Nashville Christmas Day bombing was SUICIDE ATTACK suspect investigators

Nashville: Shocking aftermath of explosion in Downtown

Downtown Nashville saw an explosion from a recreational vehicle (RV) injure three residents and devastate a number of building on Christmas morning. Officials have said they discovered human remains in the wreckage of the vehicle, and an FBI official claimed agents are not looking for another suspect in the wake of the discovery.

Following the information about the vehicle, FBI agents were seen in an Antioch home just south of the Tennessee capital.

Federal agency spokesman Jason Pack told CNN the agents were at the home to conduct “court-authorised activity”.

A law enforcement official told the US news outlet neighbours tipped the FBI about a possible link between the home and the vehicle involved in the blast.

Mr Pack said bomb technicians cleared the home and an evidence team would be arriving shortly to enter it, but would not confirm who lived at the residence.

CNN reported Google Street View images of the home appear to show the same RV involved in the Nashville blast.

A law enforcement source told the outlet they believe they are the same vehicle, but could not confirm their suspicions as the RV was destroyed in the explosion.

FBI Special Agent in Charge Douglas Korneski has said there are no signs of an active manhunt, and added investigators have no indications of other suspects or other “explosive threats”.

He also said to CNN: “We can’t confirm any individuals or anybody that we’ve identified.”

The Christmas blast occurred at 6:30am CT (12:30pm GMT) on 2nd Avenue in Nashville on Friday.

Police reported gunshots were heard in the area at 5:30am CT (11:30am GMT), before the RV broadcast a computerised voice warning the vehicle would explode within minutes and urging people to evacuate the area.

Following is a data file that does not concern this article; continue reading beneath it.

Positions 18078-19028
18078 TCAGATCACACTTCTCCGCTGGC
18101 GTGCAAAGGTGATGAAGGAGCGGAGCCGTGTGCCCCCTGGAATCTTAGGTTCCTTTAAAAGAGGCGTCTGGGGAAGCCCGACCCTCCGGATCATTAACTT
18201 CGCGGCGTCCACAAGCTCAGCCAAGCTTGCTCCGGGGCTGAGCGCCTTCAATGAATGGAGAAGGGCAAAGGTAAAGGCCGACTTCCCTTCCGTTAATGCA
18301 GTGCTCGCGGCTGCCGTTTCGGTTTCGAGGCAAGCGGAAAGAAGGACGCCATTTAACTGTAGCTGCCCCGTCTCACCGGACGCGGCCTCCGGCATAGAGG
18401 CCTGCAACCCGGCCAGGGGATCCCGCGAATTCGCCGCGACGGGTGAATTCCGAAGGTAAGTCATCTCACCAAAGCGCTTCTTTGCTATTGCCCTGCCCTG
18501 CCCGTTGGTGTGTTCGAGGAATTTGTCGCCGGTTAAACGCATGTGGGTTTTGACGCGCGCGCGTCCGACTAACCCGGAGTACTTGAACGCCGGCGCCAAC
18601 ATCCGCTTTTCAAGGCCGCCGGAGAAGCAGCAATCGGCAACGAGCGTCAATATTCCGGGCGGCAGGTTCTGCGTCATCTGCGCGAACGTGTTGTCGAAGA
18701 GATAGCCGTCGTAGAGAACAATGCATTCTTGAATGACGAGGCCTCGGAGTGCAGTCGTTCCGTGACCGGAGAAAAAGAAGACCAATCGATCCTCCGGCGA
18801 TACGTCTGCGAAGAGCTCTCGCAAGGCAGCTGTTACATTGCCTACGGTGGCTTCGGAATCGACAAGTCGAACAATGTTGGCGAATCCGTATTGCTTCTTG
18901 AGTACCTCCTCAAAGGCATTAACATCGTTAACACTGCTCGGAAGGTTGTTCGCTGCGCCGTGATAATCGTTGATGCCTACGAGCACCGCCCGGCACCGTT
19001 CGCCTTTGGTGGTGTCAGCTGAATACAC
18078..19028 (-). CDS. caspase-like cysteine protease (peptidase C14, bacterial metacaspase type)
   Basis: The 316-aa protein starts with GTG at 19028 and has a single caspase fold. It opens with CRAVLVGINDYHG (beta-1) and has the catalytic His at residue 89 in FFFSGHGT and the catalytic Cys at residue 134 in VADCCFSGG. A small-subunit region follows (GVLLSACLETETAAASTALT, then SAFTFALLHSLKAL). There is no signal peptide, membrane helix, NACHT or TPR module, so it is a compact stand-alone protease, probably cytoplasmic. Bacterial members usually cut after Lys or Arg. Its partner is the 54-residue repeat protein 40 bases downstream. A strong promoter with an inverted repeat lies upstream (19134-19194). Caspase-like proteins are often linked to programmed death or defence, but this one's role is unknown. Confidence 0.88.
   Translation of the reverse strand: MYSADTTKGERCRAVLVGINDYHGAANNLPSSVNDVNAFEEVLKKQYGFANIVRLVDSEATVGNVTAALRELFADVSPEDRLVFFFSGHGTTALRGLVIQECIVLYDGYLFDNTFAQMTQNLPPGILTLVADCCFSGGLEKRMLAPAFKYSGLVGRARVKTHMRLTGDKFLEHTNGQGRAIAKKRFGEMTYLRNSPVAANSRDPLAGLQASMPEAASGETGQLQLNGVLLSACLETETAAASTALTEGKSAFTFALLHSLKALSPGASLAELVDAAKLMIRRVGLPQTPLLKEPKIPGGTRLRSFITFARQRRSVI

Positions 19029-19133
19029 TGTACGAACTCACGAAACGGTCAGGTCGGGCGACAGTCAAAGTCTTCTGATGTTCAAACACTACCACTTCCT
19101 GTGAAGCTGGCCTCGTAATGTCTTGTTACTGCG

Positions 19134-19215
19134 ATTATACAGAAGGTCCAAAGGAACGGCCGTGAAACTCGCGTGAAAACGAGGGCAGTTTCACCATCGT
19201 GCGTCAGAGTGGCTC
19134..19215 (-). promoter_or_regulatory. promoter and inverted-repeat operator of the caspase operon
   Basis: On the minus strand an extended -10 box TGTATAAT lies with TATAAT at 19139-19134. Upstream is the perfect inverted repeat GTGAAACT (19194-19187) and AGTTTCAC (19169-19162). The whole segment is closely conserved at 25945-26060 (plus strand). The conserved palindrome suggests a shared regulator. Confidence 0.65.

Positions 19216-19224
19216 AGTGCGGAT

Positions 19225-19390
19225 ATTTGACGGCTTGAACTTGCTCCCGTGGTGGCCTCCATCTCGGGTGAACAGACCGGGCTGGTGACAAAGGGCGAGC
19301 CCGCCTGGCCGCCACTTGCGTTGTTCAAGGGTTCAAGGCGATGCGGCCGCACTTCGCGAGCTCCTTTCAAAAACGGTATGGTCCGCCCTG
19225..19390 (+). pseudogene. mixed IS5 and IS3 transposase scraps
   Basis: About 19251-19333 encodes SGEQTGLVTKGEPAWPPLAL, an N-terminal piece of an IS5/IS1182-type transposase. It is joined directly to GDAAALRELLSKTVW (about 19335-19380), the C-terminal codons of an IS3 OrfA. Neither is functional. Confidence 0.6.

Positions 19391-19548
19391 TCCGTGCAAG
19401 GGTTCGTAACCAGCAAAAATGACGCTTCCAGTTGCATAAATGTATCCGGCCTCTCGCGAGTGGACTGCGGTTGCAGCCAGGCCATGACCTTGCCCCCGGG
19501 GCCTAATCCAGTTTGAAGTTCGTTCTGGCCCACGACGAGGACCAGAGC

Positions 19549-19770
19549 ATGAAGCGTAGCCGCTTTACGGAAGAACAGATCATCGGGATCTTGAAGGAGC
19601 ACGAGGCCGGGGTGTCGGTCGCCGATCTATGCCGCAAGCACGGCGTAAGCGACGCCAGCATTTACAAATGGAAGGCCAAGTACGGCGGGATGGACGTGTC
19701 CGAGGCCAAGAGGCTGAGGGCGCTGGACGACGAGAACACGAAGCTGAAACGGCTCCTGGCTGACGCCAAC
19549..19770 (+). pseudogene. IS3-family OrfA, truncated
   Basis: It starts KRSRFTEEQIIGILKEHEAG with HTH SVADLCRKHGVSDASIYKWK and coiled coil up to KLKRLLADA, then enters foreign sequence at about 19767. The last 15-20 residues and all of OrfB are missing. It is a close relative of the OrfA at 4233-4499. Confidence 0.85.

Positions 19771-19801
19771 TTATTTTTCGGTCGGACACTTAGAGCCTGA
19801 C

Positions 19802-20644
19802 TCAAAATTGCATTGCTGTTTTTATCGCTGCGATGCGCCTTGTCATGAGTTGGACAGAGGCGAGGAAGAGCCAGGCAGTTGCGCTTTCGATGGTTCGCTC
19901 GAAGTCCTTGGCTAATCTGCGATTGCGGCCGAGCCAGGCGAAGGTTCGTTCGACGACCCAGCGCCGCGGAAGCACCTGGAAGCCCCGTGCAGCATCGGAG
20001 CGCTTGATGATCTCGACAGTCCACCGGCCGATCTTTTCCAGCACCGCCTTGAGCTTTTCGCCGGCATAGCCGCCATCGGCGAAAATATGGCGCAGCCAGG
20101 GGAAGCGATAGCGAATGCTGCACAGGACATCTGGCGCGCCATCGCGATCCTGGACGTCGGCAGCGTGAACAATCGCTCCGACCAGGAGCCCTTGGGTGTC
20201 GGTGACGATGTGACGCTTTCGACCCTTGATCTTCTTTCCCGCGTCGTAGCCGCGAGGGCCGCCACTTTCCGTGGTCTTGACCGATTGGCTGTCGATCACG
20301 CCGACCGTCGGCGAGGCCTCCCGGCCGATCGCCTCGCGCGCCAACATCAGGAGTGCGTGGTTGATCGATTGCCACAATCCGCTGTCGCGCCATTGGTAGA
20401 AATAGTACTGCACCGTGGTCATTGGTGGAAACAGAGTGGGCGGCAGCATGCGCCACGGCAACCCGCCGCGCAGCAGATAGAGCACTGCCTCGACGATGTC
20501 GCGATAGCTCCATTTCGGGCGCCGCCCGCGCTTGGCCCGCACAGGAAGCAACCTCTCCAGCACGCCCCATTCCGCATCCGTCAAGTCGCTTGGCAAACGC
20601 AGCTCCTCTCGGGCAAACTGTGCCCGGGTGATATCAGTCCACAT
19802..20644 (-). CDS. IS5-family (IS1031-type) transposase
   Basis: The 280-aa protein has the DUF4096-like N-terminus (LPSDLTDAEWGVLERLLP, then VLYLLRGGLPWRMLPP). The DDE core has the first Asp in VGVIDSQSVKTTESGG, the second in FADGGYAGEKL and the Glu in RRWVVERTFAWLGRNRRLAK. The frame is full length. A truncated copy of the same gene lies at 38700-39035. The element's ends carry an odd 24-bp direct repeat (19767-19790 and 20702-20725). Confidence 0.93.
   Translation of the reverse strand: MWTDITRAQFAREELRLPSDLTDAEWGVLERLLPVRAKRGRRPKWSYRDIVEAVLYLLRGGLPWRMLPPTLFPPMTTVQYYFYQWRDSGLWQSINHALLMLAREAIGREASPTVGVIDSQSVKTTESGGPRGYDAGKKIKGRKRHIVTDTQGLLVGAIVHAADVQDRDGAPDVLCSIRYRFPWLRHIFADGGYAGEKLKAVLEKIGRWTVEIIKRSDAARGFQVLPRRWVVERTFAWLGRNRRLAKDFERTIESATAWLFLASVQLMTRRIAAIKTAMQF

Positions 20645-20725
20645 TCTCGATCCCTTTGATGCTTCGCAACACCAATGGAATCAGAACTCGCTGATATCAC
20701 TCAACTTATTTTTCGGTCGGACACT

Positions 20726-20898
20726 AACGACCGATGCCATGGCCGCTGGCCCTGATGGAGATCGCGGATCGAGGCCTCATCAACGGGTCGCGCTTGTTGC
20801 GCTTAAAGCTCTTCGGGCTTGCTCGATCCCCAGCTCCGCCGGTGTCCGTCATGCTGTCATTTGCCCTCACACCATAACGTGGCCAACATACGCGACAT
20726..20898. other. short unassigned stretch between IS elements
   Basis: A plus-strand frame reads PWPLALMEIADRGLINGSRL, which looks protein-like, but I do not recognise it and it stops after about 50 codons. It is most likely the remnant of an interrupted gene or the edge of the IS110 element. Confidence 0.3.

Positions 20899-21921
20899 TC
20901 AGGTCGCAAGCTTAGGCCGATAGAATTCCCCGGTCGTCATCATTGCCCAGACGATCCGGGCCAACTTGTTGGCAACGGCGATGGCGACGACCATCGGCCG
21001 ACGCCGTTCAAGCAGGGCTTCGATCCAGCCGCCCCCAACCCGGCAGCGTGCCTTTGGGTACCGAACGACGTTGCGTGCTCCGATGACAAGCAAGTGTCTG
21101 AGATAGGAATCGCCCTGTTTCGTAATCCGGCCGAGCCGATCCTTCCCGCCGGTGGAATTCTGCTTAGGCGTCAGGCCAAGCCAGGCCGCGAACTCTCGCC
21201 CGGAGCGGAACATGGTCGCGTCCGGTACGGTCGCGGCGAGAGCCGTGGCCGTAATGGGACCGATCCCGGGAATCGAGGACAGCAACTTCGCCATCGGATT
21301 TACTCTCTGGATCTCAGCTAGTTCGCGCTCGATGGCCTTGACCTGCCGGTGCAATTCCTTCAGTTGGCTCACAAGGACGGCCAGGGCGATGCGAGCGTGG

The blast injured three people, but killed no bystanders, and knocked out wireless service in the region and set several cars on fire.

The RV involved in the blast was parked near a AT&T, a telecommunications company, building but it is unknown whether the site was targeted.

Nashville Mayor John Cooper described the blast as “deliberate”, but said the damage was minimised as it was Christmas Day.

He said at the time: “This morning’s attack on our community was intended to create chaos and fear in this season of peace and hope, but the spirit of our city cannot be broken.”

Tennessee Governor Bill Lee also announced on Saturday he requested a federal emergency declaration from President Donald Trump.

He said: “The damage is shocking and it is a miracle that no residents were killed.”

Mr Trump has not issued a statement on the Nashville blast, but has been briefed on the incident.

President-elect Joe Biden has also been briefed on the incident, with his team releasing a statement praising first responders.

It said: “The president-elect and Dr Biden thank all the first responders working today in response to the incident, and wish those who were injured a speedy recovery.”

Metropolitan Nashville Police Department spokesman Don Aaron also praised officers, and said: “They heard the announcements coming from this vehicle, took them seriously and were working to seal the streets to protect folks.

“We think lives were saved by those officers doing just that.”


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